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Racial Inequality

Racial Inequality

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Racial Inequality

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  1. Racial Inequality 2/28/2012

  2. Learning Objectives • Critically analyze social problems by identifying value perspectives and applying concepts of sociology, political science, and economics; • Use knowledge and analyses of social problems to evaluate public policy, and to suggest policy alternatives, with special reference to questions of social justice, the common good, and public and individual responsibility.

  3. Opportunities to discuss course content • Today- 12-2 • Wednesday– 10:00-2:00

  4. Readings Required Civil Rights (Chapter 11) Optional Racial and Ethnic Inequality (Chapter 3) Kendall

  5. Paper 1

  6. About the paper The major part of this course is the development of a 12-15 page paper in which you will analyze a current, controversial social problem, review public policy related to this problem, present both sides of the argument, and compare/contrast your own solution. The paper will be completed in three stages.

  7. Paper One • Background of the Social Problem, • Due 3/1/2012 • Submit Papers in two ways • In Class on 3/1/2012 (grade of zero if you fail to do this) • On turnitin.com by 11:59 p.m on 3/1 (5 pt deduction if you fail to do this • The paper you turn into class is your graded paper • No late papers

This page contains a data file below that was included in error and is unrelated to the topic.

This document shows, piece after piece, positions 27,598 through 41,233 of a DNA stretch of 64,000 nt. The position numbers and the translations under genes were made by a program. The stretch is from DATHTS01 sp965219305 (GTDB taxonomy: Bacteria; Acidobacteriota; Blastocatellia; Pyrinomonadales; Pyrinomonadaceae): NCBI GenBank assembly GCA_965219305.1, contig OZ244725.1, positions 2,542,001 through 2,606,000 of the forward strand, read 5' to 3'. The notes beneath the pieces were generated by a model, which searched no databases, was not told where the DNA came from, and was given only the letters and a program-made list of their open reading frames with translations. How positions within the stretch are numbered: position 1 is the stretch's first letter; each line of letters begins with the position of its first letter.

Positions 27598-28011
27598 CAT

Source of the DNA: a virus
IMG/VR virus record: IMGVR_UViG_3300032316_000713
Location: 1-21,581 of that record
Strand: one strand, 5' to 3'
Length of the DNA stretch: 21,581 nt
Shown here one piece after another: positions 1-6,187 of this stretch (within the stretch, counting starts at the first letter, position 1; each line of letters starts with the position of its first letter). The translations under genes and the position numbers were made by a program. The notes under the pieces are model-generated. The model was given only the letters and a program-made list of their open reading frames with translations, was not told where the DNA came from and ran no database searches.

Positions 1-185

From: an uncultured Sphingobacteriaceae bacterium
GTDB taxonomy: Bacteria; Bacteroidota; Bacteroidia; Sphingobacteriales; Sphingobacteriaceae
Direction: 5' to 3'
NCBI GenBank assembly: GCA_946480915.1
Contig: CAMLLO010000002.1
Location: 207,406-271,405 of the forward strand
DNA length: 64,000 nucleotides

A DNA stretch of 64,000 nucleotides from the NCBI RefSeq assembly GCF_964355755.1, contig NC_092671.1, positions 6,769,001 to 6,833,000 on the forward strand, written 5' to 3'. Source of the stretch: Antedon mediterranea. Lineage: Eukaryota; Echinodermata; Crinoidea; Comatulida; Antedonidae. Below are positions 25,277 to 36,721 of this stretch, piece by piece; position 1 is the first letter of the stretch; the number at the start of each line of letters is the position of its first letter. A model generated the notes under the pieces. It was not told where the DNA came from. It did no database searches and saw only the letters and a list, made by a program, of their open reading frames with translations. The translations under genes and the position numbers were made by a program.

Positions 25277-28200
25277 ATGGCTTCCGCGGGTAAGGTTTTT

8. Paper 1 Specifics • Must be in MLA format • Header • Page numbers • Margins • Internal citations • Works Cited Page • 5-6 pages in length plus works cited page • 10 citations needed

  9. Paper I Format The Paper Rubric Components • Introduction • Scope of the problem • Origin Causes • History and Background • Current Policy

  10. Turnitin.com

  11. About Turnitin.com • It Checks your paper for plagiarism • Against the web • Against the other papers in the turnitin archive • Failure to use this results in a 5 point deduction from your paper

  12. Accessing Turnitin • Log into Blackboard • Go to the CULF 2321 Page • DO NOT GO TO TURNITIN.COM

  13. Click on Assignments Click on Assignments

  14. Click on View/Complete Click on View/Complete

  15. Step 1 in Submitting the Paper • Fill out all the parts • You must have a title for your paper • Browse for your file • Choose Upload

  16. Step 2 In Submitting the Paper • Preview the Paper • Make sure everything is ok • Choose Submit

  17. Step 3 in Submitting the Paper • If you do it right, you will get the following message

  18. Plagiarism and Academic Honesty

  19. Definition • pla-gia-rize Etymology: plagiary Date: 1716 transitive senses : to steal and pass off (the ideas or words of another) as one's own : use (another's production) without crediting thesource intransitive senses : to commit literary theft : present as new andoriginal an idea or product derived from an existing source From: Webster's New World Dictionary, Second College Edition

  20. The difference between good research and plagiarism is a reference!

  21. The Academic Handbook St. Edward's University expects academic honesty from all students; consequently, all work submitted for grading in a course must be created as the result of your own thought and effort. Representing work as your own when it is not a result of your own thought and effort is a violation of the St. Edward's Academic Honesty policy. The normal penalty for a student who is dishonest in any work is to receive a mark of F for that course. Plagiarism is a form of academic dishonesty and may result in the same penalty. In cases of mitigating circumstances, the instructor has the option to assign a lesser penalty. A student who has been assigned the grade of F because of academic dishonesty does not have the option of withdrawing from the course.

  22. Forms of Plagiarism